Elton John: I Guess That’s Why They Call It the Blues

Written by Justine Aronson


In category: Song of the Day

Published May 10, 2017

In the spring of 2012, I got a real bad case of The Blues. I had just finished grad school and felt like I was supposed to be “done” – a perfect, polished adult, with a budding singing career. Objectively, things weren’t too bad. I was living in a nice apartment in Princeton, New Jersey. I had friends, I had a few jobs, and I had the tendency to drink a little too much on occasion, partially owing to the potent combination of mounting internal pressure and the black hole of uncertainty that is the making of a career in singing.

On more than one occasion during this period of time, I listened to Sir Elton John’s “I guess that’s why they call it the blues” on repeat at 2 in the morning.

It was healing then, and it’s healing now. It’s easy and it’s croony and it’s got a kicky bass line. Sir Elton reassuringly tells us at the song’s outset –

“don’t wish it away, don’t look at it like it’s forever”

In more clear-eyed hours, I’m reminded of the fact that we can’t wish away our pain, we can only trust that it won’t be around forever. As evidenced by this song, we can also enjoy a mean harmonica solo and some excellent air-drumming opportunities.


I clearly remember the first time I felt the capital-b-Blues. The Blues for real, depression for real. It was my freshman year of college, and I recall very clinically noticing that the leaves were changing. I grew up in Michigan, and the Midwestern fall colors had historically given me a sharp feeling of sparkly joy and excitement. This time – in a time of change and budding adulthood – I felt nothing. It was alarming.


Last fall I was on a gig in Philadelphia, in a different corner of The Blues. I was alone and lonely in my hotel room, and asked my facebook friends to share their most potent tearjerker songs with me – it ended up taking the form of a massive spotify playlist appropriately tiled “weeping in philly.”<

That night, an acquaintance concerned with my well-being messaged me and asked me if I was okay. It was a caring thing of this person to do, but it feels important to mention here, in my second SOTD post about tearjerkers, that crying in and of itself does not indicate that you are not okay. Sometimes it’s a release valve. A very dear singer friend of mine likes to say “a cry a day keeps the crazy away.” And it just so happens that Sir Elton reminds us to “cry in the night, if it helps.”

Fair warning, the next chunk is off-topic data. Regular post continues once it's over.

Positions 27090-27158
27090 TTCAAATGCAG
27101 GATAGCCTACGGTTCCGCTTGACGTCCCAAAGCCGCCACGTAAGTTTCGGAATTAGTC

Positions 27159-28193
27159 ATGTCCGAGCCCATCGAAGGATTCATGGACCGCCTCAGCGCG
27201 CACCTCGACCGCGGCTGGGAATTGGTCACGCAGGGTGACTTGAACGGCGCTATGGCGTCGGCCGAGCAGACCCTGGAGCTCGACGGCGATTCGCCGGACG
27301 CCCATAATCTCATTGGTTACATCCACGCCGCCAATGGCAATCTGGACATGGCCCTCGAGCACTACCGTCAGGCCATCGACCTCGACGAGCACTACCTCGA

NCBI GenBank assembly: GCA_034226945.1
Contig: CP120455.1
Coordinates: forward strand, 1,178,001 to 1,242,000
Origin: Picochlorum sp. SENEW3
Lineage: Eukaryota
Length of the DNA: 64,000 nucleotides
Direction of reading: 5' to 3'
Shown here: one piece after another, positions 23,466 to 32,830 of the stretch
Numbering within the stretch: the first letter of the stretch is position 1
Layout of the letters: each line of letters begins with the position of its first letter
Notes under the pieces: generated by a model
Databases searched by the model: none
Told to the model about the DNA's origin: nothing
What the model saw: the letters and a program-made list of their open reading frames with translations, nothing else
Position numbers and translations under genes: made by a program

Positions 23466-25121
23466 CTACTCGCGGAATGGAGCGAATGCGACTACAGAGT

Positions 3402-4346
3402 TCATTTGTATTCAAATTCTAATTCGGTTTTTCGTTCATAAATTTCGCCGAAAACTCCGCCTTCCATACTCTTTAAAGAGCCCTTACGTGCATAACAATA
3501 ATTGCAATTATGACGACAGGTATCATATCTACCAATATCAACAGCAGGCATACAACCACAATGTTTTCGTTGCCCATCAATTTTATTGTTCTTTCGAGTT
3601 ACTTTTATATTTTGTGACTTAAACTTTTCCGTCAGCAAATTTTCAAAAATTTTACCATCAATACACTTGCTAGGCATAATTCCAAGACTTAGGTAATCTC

I want to mention that May is Mental Health Awareness Month. Sometimes when I get The Blues, it feels like falling into a hole. A depressive hole that seems very deep, but only because when I’m in it I don’t have the capacity to look up. It’s dark in there, and hard to see whatever light might surround me. But there is always light, and Sir Elton assures us that “things can only get better.” We can always ask for help – or, as Sondheim put it “No one is alone” (speaking of tearjerkers…). We have the power to speak out about our pain, share it with our loved ones, or if needed, seek professional help. And in the meantime, we can listen to our favorite songs on repeat and have a good cry.

Tomorrow: sehnsucht, meeting cute, and allergic rhinitis

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Justine Aronson, soprano, lives at the intersection of Los Angeles, New York, the Midwest, and her own tender heart. She performs works written by living composers and by dead composers, and endeavors to find the nugget of divine humanity within all of it.


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